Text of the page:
Federalist No. 79, by Alexander Hamilton, is the second of five essays about the structure and role of the judicial branch. In this one, Hamilton outlines how judges should be paid under the new government. He asserts, a power over a man’s subsistence amounts to a power over his will, a profound and realistic observation with application beyond the judiciary. He also discusses the provision for judges removal from office which includes the somewhat confusing concept of “good behavior.” Wikipedia provides a good discussion of this idea, which is derived from English judicial tradition.
The only basis for removing judges in the new government would be for “malconduct,” not maintaining “good behavior”.
violations of good behavior tenure at common law included “abuse of office, nonuse of office, and refusal to exercise an office,” and the “oppression and tyrannical partiality of judges, justices, and other magistrates…
To the People of the State of New York:
NEXT to permanency in office, nothing can contribute more to the independence of the judges than a fixed provision for their support. The remark made in relation to the President is equally applicable here. In the general course of human nature, a power over a man’s subsistence amounts to a power over his will. And we can never hope to see realized in practice, the complete separation of the judicial from the legislative power, in any system which leaves the former dependent for pecuniary resources on the occasional grants of the latter. The enlightened friends to good government in every State, have seen cause to lament the want of precise and explicit precautions in the State constitutions on this head. Some of these indeed have declared that permanent1 salaries should be established for the judges; but the experiment has in some instances shown that such expressions are not sufficiently definite to preclude legislative evasions. Something still more positive and unequivocal has been evinced to be requisite. The plan of the convention accordingly has provided that the judges of the United States “shall at stated times receive for their services a compensation which shall not be diminished during their continuance in office.”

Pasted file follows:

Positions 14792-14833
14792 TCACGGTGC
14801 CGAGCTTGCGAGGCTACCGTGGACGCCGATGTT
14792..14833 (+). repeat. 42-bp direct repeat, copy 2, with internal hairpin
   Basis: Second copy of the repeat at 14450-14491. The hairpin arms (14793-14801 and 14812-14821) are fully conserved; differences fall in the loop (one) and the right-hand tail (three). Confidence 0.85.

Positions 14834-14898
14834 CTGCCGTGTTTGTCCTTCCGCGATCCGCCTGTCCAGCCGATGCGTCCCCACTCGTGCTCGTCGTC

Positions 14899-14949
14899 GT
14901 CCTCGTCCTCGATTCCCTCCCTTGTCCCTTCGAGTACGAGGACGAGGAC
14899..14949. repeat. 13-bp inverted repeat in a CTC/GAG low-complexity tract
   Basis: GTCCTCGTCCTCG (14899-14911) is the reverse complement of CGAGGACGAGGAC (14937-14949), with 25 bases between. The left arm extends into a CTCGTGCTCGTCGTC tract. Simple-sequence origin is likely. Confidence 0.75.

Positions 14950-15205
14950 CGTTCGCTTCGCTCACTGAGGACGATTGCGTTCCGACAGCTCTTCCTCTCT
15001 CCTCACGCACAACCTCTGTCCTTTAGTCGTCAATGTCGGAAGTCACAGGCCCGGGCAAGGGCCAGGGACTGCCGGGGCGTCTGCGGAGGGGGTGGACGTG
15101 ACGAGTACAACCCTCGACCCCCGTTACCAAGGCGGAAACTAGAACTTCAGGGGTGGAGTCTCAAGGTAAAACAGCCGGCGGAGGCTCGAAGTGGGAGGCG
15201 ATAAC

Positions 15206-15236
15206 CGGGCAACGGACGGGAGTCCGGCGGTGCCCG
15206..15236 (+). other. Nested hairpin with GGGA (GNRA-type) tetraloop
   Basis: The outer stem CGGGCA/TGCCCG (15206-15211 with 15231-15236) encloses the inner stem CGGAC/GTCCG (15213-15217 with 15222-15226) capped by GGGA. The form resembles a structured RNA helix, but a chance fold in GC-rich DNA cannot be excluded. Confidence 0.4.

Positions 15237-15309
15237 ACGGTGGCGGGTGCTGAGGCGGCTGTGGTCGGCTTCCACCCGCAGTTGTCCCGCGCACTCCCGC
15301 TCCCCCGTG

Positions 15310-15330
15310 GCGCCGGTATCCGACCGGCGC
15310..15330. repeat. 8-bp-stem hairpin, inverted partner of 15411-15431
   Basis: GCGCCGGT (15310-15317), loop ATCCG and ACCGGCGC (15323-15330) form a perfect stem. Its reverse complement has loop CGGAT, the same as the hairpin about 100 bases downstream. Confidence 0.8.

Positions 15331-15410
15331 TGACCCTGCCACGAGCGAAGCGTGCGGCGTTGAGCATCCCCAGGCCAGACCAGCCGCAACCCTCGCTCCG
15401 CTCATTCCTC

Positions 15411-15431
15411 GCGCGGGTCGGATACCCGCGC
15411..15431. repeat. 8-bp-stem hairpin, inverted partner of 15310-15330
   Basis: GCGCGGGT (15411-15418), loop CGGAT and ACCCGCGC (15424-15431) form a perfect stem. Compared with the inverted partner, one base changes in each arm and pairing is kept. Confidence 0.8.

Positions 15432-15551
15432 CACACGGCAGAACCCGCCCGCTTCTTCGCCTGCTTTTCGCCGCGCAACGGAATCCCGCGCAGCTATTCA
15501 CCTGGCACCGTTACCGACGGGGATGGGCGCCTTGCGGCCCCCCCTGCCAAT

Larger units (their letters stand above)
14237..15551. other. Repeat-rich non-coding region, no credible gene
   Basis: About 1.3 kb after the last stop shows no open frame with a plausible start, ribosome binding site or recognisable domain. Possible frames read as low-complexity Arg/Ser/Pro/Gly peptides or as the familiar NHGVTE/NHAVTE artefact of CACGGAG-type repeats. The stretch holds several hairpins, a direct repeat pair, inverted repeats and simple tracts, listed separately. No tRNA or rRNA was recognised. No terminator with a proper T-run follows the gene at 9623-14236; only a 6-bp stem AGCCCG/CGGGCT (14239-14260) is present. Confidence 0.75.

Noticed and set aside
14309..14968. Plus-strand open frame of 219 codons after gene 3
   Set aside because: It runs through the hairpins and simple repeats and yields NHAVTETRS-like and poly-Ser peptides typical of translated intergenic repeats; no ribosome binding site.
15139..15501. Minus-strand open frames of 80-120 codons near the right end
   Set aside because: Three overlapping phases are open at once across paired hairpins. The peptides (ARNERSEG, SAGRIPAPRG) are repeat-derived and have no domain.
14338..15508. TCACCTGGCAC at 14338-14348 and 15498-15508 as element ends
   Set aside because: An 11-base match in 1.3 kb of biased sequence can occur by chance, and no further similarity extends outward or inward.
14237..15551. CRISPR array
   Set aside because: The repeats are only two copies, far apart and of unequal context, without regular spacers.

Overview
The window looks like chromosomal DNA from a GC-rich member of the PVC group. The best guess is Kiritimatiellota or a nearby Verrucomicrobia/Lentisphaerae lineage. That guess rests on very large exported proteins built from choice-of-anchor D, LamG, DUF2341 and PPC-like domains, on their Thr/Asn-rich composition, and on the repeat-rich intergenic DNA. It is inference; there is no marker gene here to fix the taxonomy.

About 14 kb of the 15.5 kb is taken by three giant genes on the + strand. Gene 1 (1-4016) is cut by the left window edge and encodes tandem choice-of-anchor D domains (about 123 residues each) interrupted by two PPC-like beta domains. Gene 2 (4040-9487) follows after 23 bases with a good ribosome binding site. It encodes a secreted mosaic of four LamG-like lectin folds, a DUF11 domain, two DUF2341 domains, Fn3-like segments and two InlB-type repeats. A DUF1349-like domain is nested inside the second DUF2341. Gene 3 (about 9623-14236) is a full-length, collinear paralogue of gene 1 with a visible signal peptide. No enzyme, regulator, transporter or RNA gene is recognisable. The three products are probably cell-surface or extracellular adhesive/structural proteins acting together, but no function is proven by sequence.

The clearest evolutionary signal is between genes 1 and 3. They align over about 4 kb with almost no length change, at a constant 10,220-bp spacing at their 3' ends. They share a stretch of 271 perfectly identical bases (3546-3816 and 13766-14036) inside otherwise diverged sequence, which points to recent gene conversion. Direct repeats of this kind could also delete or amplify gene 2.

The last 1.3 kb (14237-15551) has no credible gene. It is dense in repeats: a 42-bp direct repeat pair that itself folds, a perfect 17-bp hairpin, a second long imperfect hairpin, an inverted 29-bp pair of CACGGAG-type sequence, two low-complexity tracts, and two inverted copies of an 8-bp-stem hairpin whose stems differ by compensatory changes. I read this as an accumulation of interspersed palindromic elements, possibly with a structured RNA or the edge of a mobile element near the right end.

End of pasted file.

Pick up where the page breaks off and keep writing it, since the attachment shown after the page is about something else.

Other than lifetime tenure the next most important thing to secure an independent judiciary is to provide for a fixed level of pay. The situation for judges is similar to that already discussed regarding the presidency. (In Federalist 73, Hamilton examines the mechanism and justification for how presidents are to be paid.) Since control over what a man can earn is control over that man, any system in which the legislature sets the salaries of the judiciary makes the independence of the latter unworkable. This issue has caused a lot of angst in many of the states for its lack of definition in their constitutions. Some have suggested that the remedy is that permanent fixed salaries should be set for judges. However, where this has been tried, there have still been cases where the legislature bends the rules. There has to be something more definite and unequivocal. That is what those at the (Constitutional) convention had in mind when they wrote that judges of the United States “shall at stated times receive for their services a compensation which shall not be diminished during their continuance in office.“